Human languages have in common many principles and processes, word forms and structures, and rules and features. What the linguist describes, therefore, belongs to human language as much as to a particular language (abstracting, of course, from the peculiarities of particular idiolects and dialects toward humanly universal cognition). Indeed, every one of the hundreds of human language that has been described makes use of the same phrase-structural concepts of noun phrase, verb phrase, pronoun, verb, adjective, and so on. In the linguistic theory of the last two decades, it appears that a small number of principles and initial parameter settings determine every aspect of grammar that makes a human language and differentiates it from other human languages (a good thing, too, because the human baby seems equally prepared to take on any human language to which it is exposed). Chomsky has speculated that a Martian anthropologist would regard all human languages as essentially the same language.

A general method for selecting a grammar for each language, given a sample corpus, would also be the knowledge a human child brings to the samples of a language to which the child is exposed. A vast body of evidence about child language development has persuaded nearly all linguists and cognitive scientists that the human child is preprogrammed with a language acquisition device. To give an example from personal experience that is familiar to investigators of language learning, the two-year-old daughter of this author, Casey, exploded into using auxiliary verbs and tag negations over the space of two weeks, saying I am going, I cant, Susan isnt here. All of the auxiliary verbs came in at virtually the same time, and Casey tag-negated only those verbs, no others: She never said I eatnt, I gont, Susan walknt, or The cat grabnt the bird. She also said I amnt and I am going, amnt I. No one around Casey ever said amnt, but she went on happily using the construction, and it wasnt until she started school two years later that she realized no one else talked that way. Of course, Casey was doing what comes naturally. In some sense, she (or some part of her brain/mind) knew what auxiliary verbs and regular verbs were, and she knew that you could tag-negate (put nt after) auxiliaries but not after other verbs. She also never said I am going, arent I, because she knew that am is a singular verb, that are is a plural verb, and that I, being a singular pronoun, could not take a plural verb (are).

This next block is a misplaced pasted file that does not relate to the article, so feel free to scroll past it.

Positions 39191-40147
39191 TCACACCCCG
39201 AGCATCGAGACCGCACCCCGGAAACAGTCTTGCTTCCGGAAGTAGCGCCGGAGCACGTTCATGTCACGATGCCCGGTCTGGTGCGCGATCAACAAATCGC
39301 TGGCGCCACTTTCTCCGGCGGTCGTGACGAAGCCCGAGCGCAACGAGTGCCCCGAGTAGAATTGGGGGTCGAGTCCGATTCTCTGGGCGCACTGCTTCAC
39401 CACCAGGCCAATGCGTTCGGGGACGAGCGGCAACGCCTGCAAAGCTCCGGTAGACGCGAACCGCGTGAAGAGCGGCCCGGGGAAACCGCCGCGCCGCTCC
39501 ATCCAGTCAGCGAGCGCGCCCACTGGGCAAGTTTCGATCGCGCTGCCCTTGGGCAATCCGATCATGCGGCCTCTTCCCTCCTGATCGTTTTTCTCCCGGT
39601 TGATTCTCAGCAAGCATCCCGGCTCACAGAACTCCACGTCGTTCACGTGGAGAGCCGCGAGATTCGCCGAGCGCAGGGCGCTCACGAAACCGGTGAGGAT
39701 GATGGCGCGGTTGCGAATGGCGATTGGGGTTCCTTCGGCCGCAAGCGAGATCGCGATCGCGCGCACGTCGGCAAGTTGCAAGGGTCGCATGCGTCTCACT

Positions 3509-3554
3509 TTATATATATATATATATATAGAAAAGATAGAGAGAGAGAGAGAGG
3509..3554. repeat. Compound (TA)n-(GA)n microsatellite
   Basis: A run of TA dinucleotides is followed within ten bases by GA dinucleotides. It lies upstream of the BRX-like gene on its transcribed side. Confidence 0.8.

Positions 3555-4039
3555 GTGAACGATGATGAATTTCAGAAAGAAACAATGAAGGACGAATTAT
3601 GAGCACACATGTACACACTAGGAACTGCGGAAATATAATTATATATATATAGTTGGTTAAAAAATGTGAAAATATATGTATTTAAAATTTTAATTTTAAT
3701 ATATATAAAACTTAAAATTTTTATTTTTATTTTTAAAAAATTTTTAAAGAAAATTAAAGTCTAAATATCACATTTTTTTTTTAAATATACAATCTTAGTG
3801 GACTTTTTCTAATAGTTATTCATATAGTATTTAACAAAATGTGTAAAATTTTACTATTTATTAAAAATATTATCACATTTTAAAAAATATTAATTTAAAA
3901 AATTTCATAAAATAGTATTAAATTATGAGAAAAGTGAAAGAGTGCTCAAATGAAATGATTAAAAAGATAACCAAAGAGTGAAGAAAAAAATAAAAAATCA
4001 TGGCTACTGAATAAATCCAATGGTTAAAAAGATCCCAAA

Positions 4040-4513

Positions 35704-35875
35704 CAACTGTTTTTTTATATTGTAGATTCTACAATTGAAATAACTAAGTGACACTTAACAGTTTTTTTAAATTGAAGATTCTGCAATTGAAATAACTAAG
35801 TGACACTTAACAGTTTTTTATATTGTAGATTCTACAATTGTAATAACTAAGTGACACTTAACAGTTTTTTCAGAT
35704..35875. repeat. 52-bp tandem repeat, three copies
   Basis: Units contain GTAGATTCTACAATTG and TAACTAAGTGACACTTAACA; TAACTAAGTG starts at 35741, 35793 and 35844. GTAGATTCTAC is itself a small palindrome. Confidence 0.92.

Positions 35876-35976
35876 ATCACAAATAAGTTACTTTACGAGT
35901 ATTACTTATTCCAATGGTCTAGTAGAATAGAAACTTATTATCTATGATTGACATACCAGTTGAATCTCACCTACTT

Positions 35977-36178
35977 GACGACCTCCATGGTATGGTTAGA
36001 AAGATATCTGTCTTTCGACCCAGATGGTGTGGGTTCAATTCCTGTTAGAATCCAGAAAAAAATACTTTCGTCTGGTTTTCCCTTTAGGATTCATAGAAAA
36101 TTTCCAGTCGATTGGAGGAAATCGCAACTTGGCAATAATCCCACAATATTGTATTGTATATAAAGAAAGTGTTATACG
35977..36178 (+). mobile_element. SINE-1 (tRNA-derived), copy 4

Now, of course, Casey had never heard the English words noun, verb, auxiliary verb, tag-negate, pronoun, plural, or singular. Nonetheless, she (or some part of her brain) knew perfectly well the word kinds that these English words name, just as a monolingual speaker of Urdu knows what nouns, pronouns, and verbs are, although he may have no idea what spoken label (in Urdu or English) to use for these perfectly familiar word kinds. It is this sense of knowing, of linguistic competence, that linguistics now clearly emphasizes.

But how did Casey know about these things when no one around her ever tried to explain them to her? The linguists answer is that hearing something is an auxiliary verb or a pronoun is just like seeing that something is a red ball or a small animal. So Casey, just like any other human child whether in a literate or tribal community, identified the different word kinds present in her environment, although no one was explicitly coaching her to do this. She recognized that auxiliary verbs, but not other verbs, could be tag-negated, so she said I amnt, just as she said I cant or He isnt, because she saw that am was an auxiliary verb, and so could be tagged with nt. Speaking and hearing a natural language is a competence acquired naturally (in the first several years of life), while reading and writing requiresunfortunatelyyears of effort and explicit instruction. Similarly, our basic visual/motor competencies come to us naturally in our first years. Our recently burgeoning cognitive sciences attend to this central aspect of being human, the characteristic competencies or faculties that make us homo sapiens.